[Photo (left) by Brendon Cant: Six weeks in the field: No-till expert Rolf Derpsch.]
WA growers have well and truly
secured their place as innovators in Australia"s
agricultural history, especially with their
energetic adoption of minimum tillage from
the late 1970s. The Dowerin and Newdegate
field days became showcases for new ideas
and new machinery - often designed and built
on-farm - as the state"s graingrowers, backed
by new herbicides like the non-residual
knockdown Roundup, pioneered a whole
new farming system for Australian soils.
In the early 1990s when no-till began to
wane as yields appeared to be suffering and
there was concern about an over-reliance on
chemicals, a group of growers formed the
WA No Till Farmers Association (WANTFA),
believing the answers lay in pushing the
science and boundaries, not in retreat.
Their doggedness has led to an estimated
80 per cent of WA growers now using either
no-till or reduced tillage. The adoption
of the system nationally is credited with
significantly lifting the grains industry"s
sustainability. No-till growers talk
enthusiastically about the changing colour
and increasing softness of soils in which
organic carbon levels have been rising.
However, in recent years the benefits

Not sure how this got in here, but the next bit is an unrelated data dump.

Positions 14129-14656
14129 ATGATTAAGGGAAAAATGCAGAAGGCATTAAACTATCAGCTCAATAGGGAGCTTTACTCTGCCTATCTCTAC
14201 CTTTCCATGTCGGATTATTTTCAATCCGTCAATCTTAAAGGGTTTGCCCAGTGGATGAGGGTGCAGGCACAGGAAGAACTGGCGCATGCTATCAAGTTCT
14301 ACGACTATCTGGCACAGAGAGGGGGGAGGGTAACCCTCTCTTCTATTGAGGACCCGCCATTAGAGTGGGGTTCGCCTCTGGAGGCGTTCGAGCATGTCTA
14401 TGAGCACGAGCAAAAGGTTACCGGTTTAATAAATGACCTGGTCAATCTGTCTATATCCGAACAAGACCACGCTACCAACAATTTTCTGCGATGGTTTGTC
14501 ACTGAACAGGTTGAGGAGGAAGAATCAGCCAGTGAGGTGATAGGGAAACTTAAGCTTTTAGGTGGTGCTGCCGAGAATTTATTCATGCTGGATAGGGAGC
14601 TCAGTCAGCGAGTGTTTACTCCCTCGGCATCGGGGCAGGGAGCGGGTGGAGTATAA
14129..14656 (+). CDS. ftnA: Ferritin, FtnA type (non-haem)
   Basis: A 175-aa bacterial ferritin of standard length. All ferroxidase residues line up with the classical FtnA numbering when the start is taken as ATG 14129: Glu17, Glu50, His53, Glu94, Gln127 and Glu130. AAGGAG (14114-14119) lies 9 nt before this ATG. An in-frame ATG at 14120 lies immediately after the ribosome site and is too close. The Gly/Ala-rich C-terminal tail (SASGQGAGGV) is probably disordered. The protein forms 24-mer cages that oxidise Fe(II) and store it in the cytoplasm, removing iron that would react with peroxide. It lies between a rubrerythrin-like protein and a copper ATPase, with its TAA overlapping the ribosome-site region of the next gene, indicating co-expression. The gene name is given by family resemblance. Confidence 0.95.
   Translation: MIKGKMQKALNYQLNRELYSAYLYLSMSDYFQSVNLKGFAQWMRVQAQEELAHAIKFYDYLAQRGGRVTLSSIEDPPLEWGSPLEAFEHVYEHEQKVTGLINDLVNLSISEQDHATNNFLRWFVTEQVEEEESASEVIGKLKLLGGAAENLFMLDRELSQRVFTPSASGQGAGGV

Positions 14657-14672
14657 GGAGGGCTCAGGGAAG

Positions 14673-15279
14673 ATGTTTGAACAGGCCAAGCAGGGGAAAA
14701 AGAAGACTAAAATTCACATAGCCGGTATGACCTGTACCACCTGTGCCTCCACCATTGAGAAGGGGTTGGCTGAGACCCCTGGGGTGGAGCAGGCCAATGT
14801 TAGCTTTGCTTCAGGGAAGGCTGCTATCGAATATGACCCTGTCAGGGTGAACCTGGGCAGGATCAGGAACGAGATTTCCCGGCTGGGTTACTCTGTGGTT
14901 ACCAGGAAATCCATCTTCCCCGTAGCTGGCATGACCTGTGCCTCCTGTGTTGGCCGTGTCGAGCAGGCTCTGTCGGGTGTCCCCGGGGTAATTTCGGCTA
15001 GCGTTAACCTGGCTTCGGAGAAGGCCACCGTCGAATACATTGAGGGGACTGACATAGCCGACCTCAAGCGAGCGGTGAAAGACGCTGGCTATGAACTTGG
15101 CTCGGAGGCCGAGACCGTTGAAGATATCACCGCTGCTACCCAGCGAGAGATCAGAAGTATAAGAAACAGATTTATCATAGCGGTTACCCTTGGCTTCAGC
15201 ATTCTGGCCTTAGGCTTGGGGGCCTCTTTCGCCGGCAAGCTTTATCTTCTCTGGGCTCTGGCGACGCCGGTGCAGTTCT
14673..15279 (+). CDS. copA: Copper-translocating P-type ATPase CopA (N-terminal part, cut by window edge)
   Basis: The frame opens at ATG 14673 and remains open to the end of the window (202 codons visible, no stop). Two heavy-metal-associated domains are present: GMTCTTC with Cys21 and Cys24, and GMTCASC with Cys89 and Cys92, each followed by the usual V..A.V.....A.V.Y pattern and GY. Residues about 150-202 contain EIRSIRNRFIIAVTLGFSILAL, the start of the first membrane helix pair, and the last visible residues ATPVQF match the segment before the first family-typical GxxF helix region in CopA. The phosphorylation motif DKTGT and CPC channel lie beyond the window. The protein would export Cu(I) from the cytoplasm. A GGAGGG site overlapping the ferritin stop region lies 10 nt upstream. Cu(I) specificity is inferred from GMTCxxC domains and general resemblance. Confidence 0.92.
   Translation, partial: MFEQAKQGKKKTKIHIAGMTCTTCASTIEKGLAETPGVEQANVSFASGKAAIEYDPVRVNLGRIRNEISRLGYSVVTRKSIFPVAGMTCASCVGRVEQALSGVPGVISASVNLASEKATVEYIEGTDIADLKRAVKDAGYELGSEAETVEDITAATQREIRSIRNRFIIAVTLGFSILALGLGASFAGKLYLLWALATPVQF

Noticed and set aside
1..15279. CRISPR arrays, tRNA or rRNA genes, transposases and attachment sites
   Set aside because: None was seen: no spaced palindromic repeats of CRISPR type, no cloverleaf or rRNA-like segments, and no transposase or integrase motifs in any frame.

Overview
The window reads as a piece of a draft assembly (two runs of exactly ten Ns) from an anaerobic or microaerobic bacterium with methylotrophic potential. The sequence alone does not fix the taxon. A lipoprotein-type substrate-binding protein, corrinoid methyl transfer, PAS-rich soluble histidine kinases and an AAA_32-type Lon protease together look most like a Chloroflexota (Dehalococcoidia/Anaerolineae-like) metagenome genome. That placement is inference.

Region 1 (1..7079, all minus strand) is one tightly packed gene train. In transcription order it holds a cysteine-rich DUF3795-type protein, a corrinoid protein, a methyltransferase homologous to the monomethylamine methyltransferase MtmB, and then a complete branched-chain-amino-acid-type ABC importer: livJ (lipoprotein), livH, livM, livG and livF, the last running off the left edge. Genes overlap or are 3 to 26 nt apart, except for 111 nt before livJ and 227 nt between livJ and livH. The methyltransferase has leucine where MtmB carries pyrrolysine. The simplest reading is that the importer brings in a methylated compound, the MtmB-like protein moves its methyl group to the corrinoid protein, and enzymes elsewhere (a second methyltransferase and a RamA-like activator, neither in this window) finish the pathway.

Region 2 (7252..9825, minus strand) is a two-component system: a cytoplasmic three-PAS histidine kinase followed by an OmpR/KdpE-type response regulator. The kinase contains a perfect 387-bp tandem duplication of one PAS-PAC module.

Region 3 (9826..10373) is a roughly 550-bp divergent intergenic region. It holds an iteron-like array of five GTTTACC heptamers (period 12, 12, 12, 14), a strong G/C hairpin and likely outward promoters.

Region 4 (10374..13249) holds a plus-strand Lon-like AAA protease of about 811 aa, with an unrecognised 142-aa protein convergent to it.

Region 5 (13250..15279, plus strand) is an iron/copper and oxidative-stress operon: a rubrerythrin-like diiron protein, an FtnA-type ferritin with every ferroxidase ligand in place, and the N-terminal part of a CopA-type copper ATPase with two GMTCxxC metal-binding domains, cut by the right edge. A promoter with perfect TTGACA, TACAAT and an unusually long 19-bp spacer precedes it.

of no-till have again appeared to plateau,
and earlier this year WaNTFA sought
help from world-renowned Paraguayan
no-till expert Rolf Derpsch.
After spending six weeks assessing
the situation, travelling 4000 kilometres
through WA and also South Australia
(with the SA No Till Farmers Association),
Mr Derpsch delivered a "good but
can do much better" report card.
In a nutshell, he said Australian growers"
flexible approach to no-till - using knife
points instead of discs to get that little
bit of extra soil turn, or still running
sheep - was compromising the system.
"I saw too much bare soil," he said.
Mr Derpsch said that for no-till to reach
its potential in Australia, rotations needed
to be more diverse. "Also, cover crops
should be incorporated to ensure that the
soil is covered 100 per cent of the time,
and discs need to replace tynes, so higher
rates of residue can be handled," he said.
Mr Derpsch said the advantages from
no-till farming came from constant soil
cover - not the actual tillage method.
North, South, West